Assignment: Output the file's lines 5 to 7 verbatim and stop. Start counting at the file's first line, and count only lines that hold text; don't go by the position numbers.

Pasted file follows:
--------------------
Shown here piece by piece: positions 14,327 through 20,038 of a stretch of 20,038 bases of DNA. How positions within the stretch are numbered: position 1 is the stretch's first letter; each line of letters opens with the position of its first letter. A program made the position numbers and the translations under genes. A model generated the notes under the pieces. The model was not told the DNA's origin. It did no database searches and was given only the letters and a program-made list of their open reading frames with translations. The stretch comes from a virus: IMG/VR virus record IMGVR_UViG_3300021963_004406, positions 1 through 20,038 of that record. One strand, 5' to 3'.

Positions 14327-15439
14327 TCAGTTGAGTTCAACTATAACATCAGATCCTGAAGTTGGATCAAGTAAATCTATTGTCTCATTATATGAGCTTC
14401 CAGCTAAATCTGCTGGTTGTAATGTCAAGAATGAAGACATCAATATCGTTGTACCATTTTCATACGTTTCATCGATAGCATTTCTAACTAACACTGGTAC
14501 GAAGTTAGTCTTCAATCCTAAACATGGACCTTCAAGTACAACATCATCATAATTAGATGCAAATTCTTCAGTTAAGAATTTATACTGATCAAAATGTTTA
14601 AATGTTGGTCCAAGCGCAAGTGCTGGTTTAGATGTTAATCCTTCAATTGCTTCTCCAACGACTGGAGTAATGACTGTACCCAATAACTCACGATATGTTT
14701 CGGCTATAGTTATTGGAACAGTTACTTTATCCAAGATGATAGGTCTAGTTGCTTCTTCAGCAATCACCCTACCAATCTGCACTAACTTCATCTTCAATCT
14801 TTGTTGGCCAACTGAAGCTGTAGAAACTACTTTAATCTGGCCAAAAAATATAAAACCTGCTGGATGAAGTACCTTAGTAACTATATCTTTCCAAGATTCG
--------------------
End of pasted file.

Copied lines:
14501 GAAGTTAGTCTTCAATCCTAAACATGGACCTTCAAGTACAACATCATCATAATTAGATGCAAATTCTTCAGTTAAGAATTTATACTGATCAAAATGTTTA
14601 AATGTTGGTCCAAGCGCAAGTGCTGGTTTAGATGTTAATCCTTCAATTGCTTCTCCAACGACTGGAGTAATGACTGTACCCAATAACTCACGATATGTTT
14701 CGGCTATAGTTATTGGAACAGTTACTTTATCCAAGATGATAGGTCTAGTTGCTTCTTCAGCAATCACCCTACCAATCTGCACTAACTTCATCTTCAATCT